ACOG Coding FAQs for Physicians
Correct coding helps ensure that a practice receives payment for vaccines given to patients. ACOG has published a coding guide solely focused on immunization, Immunization Coding for Obstetrician-Gynecologists 2013, and a quick glance guide for frequently used immunization codes. Proper coding means being sure that the code selected is appropriate as follows:
The code represents the most accurate description of “what” was performed and “why” it was performed consistent with coding conventions and guidelines
The code is supported by documentation in the medical record
The Current Procedural Terminology (CPT) coding guidelines state that the code selected must be the most accurate description of the service provided and be consistent with coding conventions and guidelines. Individuals responsible for coding should carefully review their coding books, including any coding guidelines, notes, instructions, or other explanatory statements. These may be printed under subsections, headings, subheadings, or before and after codes. The physician also should know the bundling and unbundling rules used by CPT, commercial payers, and the Centers for Medicare & Medicaid Services.
ICD-10 Implementation: The International Classification of Diseases, 10th Revision, Clinical Modification (ICD-10-CM), implementation in the United States has been delayed due to congressinal action until October 1, 2015. ACOG believes Fellows need to remain prepared for this change, and will continue to provide resources such as workshops, newsletters, and alerts regarding the new timeline. As additional updates and resources regarding this change become available, they will be posted at the link below.
· ACOG’s ICD-10 Coding Information Section
ACOG Coding Quick Glance Guides: (scroll past physician script to reach coding information)
Click here to register for ACOG’s coding e-newsletter.
To learn more about Coding, visit ACOG’s Coding Page. Email firstname.lastname@example.org with additional questions. If you are an ACOG Fellow, please include your membership identification number in your email inquiry.
Frequently Asked Coding Questions
Many obstetric-gynecologic practices now routinely offer immunization services to their patients. Correct coding enables a physician’s office to report these services to third-party payers and to receive appropriate reimbursement for these services.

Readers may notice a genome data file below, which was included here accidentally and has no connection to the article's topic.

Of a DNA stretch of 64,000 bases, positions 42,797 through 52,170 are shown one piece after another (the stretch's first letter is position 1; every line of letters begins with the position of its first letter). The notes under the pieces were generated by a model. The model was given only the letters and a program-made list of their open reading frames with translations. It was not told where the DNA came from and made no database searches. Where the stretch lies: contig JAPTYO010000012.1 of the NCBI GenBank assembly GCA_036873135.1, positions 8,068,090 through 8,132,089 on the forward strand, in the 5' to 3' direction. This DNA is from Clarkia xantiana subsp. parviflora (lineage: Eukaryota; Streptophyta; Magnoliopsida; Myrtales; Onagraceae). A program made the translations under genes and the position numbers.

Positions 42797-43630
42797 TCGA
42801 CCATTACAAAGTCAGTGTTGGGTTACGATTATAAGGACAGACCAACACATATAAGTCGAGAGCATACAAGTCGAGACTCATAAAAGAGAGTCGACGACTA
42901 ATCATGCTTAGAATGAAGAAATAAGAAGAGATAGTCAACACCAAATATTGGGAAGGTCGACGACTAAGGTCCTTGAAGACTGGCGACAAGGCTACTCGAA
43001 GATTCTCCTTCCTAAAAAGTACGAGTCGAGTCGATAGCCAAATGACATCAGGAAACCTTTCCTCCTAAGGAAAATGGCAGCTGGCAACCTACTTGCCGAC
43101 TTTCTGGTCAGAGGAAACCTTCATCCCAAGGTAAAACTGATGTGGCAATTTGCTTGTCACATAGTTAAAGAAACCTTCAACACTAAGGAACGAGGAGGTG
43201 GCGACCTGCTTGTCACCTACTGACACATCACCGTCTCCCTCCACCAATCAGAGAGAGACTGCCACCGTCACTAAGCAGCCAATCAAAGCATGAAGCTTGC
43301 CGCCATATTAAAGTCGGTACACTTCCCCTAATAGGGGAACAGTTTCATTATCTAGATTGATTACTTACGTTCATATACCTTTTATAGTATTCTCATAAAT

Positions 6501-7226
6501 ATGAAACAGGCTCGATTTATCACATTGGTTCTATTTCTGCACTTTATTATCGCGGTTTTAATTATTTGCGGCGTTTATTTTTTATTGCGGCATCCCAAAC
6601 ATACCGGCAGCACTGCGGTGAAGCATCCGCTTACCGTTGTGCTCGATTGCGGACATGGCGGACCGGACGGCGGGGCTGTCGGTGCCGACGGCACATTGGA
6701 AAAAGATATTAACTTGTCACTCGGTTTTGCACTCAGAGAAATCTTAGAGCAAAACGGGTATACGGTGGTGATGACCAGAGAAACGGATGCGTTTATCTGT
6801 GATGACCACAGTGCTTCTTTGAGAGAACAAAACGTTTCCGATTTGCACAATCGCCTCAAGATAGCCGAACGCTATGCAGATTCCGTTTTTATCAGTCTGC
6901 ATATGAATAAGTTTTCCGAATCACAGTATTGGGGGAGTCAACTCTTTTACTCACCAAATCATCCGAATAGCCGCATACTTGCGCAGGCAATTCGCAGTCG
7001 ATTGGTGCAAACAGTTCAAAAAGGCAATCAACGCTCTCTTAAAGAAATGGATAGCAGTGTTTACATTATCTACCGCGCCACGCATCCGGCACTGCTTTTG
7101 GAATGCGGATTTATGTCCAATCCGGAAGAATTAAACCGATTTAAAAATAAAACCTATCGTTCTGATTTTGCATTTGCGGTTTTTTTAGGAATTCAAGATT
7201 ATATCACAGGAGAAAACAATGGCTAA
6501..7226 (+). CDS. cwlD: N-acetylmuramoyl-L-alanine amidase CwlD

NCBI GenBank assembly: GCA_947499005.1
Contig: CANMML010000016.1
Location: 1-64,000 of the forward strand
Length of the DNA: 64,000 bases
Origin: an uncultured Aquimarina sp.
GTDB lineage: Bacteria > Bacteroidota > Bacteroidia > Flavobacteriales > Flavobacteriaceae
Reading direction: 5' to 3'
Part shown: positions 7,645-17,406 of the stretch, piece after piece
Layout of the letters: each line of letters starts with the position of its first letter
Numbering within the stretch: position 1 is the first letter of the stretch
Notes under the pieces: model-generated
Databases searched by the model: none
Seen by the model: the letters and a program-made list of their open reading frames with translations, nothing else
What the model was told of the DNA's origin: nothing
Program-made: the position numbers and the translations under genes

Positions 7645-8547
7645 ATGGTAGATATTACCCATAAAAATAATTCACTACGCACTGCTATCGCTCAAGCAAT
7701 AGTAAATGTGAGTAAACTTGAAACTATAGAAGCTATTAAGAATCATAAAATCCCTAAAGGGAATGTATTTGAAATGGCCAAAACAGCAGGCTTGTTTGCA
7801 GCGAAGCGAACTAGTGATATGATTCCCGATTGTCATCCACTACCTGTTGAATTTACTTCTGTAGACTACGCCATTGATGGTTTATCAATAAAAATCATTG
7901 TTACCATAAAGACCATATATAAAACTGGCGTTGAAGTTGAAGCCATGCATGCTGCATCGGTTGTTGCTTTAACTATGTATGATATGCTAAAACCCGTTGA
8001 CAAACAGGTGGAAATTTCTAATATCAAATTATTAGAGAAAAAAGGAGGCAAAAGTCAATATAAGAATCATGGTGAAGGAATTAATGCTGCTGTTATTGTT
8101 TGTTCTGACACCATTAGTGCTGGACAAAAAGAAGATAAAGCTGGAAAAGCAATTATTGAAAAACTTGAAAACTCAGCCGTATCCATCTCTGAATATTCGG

What codes should I submit for vaccine administration services?
The appropriate CPT vaccine administration code should be submitted in addition to the appropriate CPT or Healthcare Common Procedure Coding System vaccine product code. These codes should be linked to the appropriate ICD-9 code to support the medical necessity of the vaccine administration services.
Are vaccine administration services included in a preventive medicine service?
Although the general discussion of vaccines is part of age-appropriate preventive medicine counseling, the actual administration of the vaccine and the vaccine product should be billed separately.
Are vaccine administration services included in global obstetric care?
No. Vaccination services performed during pregnancy should be billed separately at the time of service. A separate E/M services should not be reported because the obstetric office visit is part of the global obstetric package.
How are vaccine administration services reported when a nurse or qualified health care professional provides the service?
The appropriate CPT vaccine administration code and CPT or Healthcare Common Procedure Coding System vaccine product code should be reported and linked to the appropriate ICD-9 code. If a significant separately identifiable E/M services is performed by the nurse at the time of the visit, it may be appropriate to report E/M code 99211 in addition to the vaccine administration services.
What services are considered inherent components of a vaccine administration code?
Inherent components include making an appointment for the patient, pulling the chart, billing, and filling the chart. Clinical services such as greeting the patient, taking vital signs, reviewing vaccine history and allergies, and noting vaccine administration on the chart are also considered inherent components of this service.
Does Medicare cover vaccine administration services?
Medicare covers the cost and administration of influenza vaccine (yearly), pneumococcal vaccine (once per lifetime), and hepatitis B vaccine (for those in medium-risk to high-risk categories). Medicare does not cover other vaccines unless they are directly related to the treatment of an injury or direct exposure to a disease or condition (eg, tetanus or rabies exposure).
Is physician counseling bundled into vaccine administration services?
If the patient is aged 18 years or younger, CPT codes that include counseling by a physician or other qualified health care professional may be reported if the physician or qualified health care professional provides face-to-face counseling during administration of the vaccine. If the patients is older than 18 years, it may be appropriate to bill an E/M visit code in addition to the vaccine administration code if the counseling by the physician or qualified health care provider exceeds the usual services included in vaccine administration.
How do I code for multiple vaccines administered at the same visit?
Report the appropriate CPT “add-on” administration code of reach additional vaccine given on the same date of service in addition to the appropriate vaccine product codes (CPT or Health Care Common Procedure Coding System) for the additional vaccines.
Is it appropriate to report a vaccine administration code with a problem-oriented E/M services?
If a significant, separately identifiable E/M services is performed, the appropriate E/M service code should be reported in addition to the vaccine administration code.
Last Updated: 4/10/2014